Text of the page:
Interactive Investor

Journey from small-cap share to FTSE 100 in 12 years

This impressive £4.2 billion company stands a chance of finally hitting the big time when the FTSE 100 newbies are confirmed this week. Can the shares go even higher?

29th August 2023 16:02

by Graeme Evans from interactive investor

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From small-cap to FTSE 100

The “secret sauce” at quality compounder Diploma (LSE:DPLM) is about to be discovered by blue-chip investors after the industrial supplier moved to the brink of the FTSE 100 today.

Diploma is now worth more than £4 billion, having delivered compound annual earnings growth of 15% over 15 years and 19% in the past three years.

It is focused on the three sectors of seals, controls and life sciences, buying quality small and medium-sized businesses with the potential to deliver strong returns.

Diploma’s portfolio of businesses create the solutions that make customers’ lives easier, with the value created from this far in excess of the cost of the product.

Since chief executive Johnny Thomson took over in 2019, Diploma has doubled in size through organic growth and the acquisition of about 30 strategically important businesses.

The US now accounts for 45% of the group compared with 25% four years ago, including through Diploma’s largest-ever acquisition of Windy City Wire. The Chicago-based business, which makes premium quality, low voltage wire and cable, has tripled its profits and delivered returns of over 20% in its third year in the group.

When he held a briefing for City investors in June, Thompson described Diploma's value-add business model as the company’s key differentiator.

He explained: “We’re a service business as much as a distribution business. And, while we do some light assembly, we’re not a manufacturer. Our products are specialised and always with a customer service wrapper too.”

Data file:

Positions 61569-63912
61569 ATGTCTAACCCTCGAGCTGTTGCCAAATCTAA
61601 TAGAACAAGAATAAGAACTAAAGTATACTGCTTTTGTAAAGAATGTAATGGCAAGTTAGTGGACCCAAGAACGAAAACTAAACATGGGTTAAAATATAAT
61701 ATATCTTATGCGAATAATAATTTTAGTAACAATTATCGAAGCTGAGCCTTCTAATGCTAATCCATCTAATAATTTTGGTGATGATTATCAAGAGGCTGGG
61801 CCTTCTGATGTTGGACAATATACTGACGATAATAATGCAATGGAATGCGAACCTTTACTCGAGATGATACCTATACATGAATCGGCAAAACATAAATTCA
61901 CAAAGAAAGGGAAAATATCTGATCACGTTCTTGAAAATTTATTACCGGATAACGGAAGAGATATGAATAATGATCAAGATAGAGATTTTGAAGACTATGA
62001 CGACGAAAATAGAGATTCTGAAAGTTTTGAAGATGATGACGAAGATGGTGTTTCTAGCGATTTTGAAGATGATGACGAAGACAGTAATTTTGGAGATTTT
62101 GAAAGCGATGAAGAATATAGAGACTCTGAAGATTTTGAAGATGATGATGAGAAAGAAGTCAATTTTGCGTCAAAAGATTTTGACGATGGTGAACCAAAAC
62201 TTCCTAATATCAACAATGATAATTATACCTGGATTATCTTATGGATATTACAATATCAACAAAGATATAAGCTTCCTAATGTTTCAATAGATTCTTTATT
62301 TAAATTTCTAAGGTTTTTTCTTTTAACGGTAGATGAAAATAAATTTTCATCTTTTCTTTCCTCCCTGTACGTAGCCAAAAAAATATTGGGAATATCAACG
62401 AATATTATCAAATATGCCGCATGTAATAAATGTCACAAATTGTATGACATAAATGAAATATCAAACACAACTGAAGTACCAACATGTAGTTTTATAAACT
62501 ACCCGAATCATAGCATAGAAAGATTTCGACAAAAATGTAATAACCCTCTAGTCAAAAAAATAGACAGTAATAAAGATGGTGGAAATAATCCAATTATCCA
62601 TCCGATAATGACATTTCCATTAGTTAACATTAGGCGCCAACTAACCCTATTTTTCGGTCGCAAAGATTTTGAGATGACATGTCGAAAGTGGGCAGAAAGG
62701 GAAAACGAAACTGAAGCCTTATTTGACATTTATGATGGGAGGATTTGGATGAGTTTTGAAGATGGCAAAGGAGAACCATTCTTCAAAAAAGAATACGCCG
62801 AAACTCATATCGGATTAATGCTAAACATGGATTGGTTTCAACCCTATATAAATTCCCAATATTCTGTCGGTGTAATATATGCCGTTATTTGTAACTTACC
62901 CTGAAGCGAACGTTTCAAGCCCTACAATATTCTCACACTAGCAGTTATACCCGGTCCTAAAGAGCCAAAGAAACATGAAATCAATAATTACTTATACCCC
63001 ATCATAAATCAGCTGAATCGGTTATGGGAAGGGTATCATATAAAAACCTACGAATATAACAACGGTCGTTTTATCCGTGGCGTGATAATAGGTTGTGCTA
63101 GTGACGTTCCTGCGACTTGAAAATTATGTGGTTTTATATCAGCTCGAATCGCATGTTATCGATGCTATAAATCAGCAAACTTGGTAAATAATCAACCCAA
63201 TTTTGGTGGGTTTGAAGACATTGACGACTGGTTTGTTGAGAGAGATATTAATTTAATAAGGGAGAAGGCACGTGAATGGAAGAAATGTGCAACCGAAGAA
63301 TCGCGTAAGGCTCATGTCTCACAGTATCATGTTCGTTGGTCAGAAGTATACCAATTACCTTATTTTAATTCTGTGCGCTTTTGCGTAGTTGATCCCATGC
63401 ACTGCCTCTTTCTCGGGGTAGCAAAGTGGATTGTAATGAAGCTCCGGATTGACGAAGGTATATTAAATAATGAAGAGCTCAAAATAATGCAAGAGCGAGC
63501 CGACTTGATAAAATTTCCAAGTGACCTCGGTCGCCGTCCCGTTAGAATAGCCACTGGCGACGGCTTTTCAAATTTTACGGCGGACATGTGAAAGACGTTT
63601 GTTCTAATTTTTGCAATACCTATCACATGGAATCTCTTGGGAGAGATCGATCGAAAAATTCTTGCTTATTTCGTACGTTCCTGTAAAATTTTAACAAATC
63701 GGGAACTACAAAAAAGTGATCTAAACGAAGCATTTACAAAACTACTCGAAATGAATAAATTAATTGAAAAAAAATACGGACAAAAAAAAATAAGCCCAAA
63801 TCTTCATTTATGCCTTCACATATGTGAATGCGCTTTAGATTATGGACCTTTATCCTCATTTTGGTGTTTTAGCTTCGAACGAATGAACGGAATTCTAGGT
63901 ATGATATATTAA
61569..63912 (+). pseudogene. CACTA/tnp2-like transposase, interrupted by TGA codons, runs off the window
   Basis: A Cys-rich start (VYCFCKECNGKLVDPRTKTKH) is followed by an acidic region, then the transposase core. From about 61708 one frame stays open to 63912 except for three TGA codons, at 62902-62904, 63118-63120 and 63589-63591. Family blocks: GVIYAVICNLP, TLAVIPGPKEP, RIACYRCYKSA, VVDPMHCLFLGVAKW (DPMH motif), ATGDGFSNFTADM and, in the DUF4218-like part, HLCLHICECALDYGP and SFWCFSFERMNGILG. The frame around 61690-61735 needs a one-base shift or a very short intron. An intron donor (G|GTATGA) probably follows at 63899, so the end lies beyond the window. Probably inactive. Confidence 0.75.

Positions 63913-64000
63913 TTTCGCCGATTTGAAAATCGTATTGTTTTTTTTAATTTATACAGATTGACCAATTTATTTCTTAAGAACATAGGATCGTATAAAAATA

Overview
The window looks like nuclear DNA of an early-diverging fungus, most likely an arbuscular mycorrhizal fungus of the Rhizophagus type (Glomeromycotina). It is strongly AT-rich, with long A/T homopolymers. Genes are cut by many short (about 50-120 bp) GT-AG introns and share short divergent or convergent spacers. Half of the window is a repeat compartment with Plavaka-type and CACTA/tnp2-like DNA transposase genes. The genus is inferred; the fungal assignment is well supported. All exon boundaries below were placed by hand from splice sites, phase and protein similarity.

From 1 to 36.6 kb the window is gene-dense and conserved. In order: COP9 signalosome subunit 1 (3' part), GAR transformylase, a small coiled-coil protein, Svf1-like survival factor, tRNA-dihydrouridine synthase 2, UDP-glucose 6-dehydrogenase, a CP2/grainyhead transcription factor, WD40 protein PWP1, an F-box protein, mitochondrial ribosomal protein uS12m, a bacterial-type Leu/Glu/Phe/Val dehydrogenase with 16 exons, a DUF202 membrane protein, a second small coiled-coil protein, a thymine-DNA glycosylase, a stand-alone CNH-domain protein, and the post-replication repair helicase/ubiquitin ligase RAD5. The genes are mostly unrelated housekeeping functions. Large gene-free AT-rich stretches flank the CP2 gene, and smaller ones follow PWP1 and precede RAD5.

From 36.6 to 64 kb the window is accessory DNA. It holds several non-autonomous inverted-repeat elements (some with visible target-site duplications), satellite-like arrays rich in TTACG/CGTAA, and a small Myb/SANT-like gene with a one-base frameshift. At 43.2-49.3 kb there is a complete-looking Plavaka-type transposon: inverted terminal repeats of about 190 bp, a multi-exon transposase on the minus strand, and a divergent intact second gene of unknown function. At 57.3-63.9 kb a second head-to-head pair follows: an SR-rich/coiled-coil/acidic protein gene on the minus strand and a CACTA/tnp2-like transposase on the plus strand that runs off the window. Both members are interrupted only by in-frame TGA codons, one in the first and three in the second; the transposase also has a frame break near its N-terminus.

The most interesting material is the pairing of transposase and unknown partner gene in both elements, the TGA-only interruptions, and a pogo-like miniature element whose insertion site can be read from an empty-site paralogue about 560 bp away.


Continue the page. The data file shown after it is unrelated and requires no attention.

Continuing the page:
Thompson also highlighted the company’s decentralised culture that preserves local ownership but with an alignment to group objectives. A lean structure means there’s only 25 Diploma head office roles.

He calls this differentiated decentralised culture “our secret sauce”, all while enjoying the benefits of a big group. “We call it the Diploma Identity – creating leadership networks, collaboration and best practice sharing. We become more than the sum of our parts.”

The strategy means the shares have more than doubled since the early days of the pandemic, momentum that means the company is expected to join the top flight in September’s reshuffle based on tonight’s closing prices. It joined the FTSE 250 index in October 2011 when the share price was around 320p.

The shares today stood at 3,140p but analysts at Jefferies believe there’s the potential to reach 3,400p after recently upgrading their price target by 14%.

Once surplus capital is deployed on acquisitions, the bank said Diploma drops to the bottom quartile of its historic valuation range of 18-25 times forward earnings. “We believe this valuation is too low if M&A continues to create value.”

Numis Securities, which has a target price of 3,700p, recently highlighted Diploma’s growing end markets and deeper penetration of large developed regions. It said: “We believe Diploma offers exceptional compounding structural growth opportunities.”

The company’s largest division of controls supplies specialised wiring, cables, connectors, fasteners and adhesives for technically demanding applications.

The seals sector businesses supply a range of seals, gaskets, cylinders, components and kits used in heavy mobile machinery, while the smaller life sciences arm provides equipment, consumables and instrumentation to the healthcare industry.

These articles are provided for information purposes only.  Occasionally, an opinion about whether to buy or sell a specific investment may be provided by third parties.  The content is not intended to be a personal recommendation to buy or sell any financial instrument or product, or to adopt any investment strategy as it is not provided based on an assessment of your investing knowledge and experience, your financial situation or your investment objectives. The value of your investments, and the income derived from them, may go down as well as up. You may not get back all the money that you invest. The investments referred to in this article may not be suitable for all investors, and if in doubt, an investor should seek advice from a qualified investment adviser.

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